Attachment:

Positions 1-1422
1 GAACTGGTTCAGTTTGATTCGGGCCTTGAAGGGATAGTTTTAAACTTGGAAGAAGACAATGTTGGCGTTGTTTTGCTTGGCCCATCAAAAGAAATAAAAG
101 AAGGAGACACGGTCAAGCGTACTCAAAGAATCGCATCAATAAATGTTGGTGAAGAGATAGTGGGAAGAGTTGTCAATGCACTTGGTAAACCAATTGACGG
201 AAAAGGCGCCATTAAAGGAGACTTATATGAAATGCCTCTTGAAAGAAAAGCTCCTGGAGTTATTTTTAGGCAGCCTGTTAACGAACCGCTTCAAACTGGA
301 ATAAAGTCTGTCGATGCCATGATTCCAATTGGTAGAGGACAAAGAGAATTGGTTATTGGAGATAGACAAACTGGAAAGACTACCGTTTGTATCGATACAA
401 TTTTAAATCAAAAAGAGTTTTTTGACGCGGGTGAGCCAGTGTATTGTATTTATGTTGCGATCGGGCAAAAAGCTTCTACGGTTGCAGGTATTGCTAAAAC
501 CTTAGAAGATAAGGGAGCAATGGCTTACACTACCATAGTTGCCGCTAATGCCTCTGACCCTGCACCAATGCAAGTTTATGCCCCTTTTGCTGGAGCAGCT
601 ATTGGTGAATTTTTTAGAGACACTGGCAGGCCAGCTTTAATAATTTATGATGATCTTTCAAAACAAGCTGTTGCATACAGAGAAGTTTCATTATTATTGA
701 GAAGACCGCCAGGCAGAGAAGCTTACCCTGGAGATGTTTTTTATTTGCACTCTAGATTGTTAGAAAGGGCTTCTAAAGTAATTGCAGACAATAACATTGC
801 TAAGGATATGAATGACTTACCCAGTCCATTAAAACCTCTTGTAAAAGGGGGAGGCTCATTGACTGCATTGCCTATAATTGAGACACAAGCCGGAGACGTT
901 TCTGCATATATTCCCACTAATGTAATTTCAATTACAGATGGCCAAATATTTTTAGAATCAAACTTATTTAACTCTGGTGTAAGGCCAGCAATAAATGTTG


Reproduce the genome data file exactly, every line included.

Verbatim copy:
Positions 1-1422
1 GAACTGGTTCAGTTTGATTCGGGCCTTGAAGGGATAGTTTTAAACTTGGAAGAAGACAATGTTGGCGTTGTTTTGCTTGGCCCATCAAAAGAAATAAAAG
101 AAGGAGACACGGTCAAGCGTACTCAAAGAATCGCATCAATAAATGTTGGTGAAGAGATAGTGGGAAGAGTTGTCAATGCACTTGGTAAACCAATTGACGG
201 AAAAGGCGCCATTAAAGGAGACTTATATGAAATGCCTCTTGAAAGAAAAGCTCCTGGAGTTATTTTTAGGCAGCCTGTTAACGAACCGCTTCAAACTGGA
301 ATAAAGTCTGTCGATGCCATGATTCCAATTGGTAGAGGACAAAGAGAATTGGTTATTGGAGATAGACAAACTGGAAAGACTACCGTTTGTATCGATACAA
401 TTTTAAATCAAAAAGAGTTTTTTGACGCGGGTGAGCCAGTGTATTGTATTTATGTTGCGATCGGGCAAAAAGCTTCTACGGTTGCAGGTATTGCTAAAAC
501 CTTAGAAGATAAGGGAGCAATGGCTTACACTACCATAGTTGCCGCTAATGCCTCTGACCCTGCACCAATGCAAGTTTATGCCCCTTTTGCTGGAGCAGCT
601 ATTGGTGAATTTTTTAGAGACACTGGCAGGCCAGCTTTAATAATTTATGATGATCTTTCAAAACAAGCTGTTGCATACAGAGAAGTTTCATTATTATTGA
701 GAAGACCGCCAGGCAGAGAAGCTTACCCTGGAGATGTTTTTTATTTGCACTCTAGATTGTTAGAAAGGGCTTCTAAAGTAATTGCAGACAATAACATTGC
801 TAAGGATATGAATGACTTACCCAGTCCATTAAAACCTCTTGTAAAAGGGGGAGGCTCATTGACTGCATTGCCTATAATTGAGACACAAGCCGGAGACGTT
901 TCTGCATATATTCCCACTAATGTAATTTCAATTACAGATGGCCAAATATTTTTAGAATCAAACTTATTTAACTCTGGTGTAAGGCCAGCAATAAATGTTG